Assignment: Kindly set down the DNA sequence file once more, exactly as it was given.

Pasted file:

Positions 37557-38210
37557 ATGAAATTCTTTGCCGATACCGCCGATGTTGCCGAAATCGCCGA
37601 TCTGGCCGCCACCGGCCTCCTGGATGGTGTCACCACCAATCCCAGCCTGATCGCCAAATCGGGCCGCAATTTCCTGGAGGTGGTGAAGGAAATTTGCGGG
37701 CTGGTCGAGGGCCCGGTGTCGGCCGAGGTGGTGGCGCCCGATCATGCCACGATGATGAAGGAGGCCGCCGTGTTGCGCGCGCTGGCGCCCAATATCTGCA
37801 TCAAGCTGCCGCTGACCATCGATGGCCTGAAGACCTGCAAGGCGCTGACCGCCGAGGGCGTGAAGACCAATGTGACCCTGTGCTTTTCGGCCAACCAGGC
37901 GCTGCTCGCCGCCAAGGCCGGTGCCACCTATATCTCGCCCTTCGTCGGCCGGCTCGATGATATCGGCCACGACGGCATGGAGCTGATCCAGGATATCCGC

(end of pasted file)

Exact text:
Positions 37557-38210
37557 ATGAAATTCTTTGCCGATACCGCCGATGTTGCCGAAATCGCCGA
37601 TCTGGCCGCCACCGGCCTCCTGGATGGTGTCACCACCAATCCCAGCCTGATCGCCAAATCGGGCCGCAATTTCCTGGAGGTGGTGAAGGAAATTTGCGGG
37701 CTGGTCGAGGGCCCGGTGTCGGCCGAGGTGGTGGCGCCCGATCATGCCACGATGATGAAGGAGGCCGCCGTGTTGCGCGCGCTGGCGCCCAATATCTGCA
37801 TCAAGCTGCCGCTGACCATCGATGGCCTGAAGACCTGCAAGGCGCTGACCGCCGAGGGCGTGAAGACCAATGTGACCCTGTGCTTTTCGGCCAACCAGGC
37901 GCTGCTCGCCGCCAAGGCCGGTGCCACCTATATCTCGCCCTTCGTCGGCCGGCTCGATGATATCGGCCACGACGGCATGGAGCTGATCCAGGATATCCGC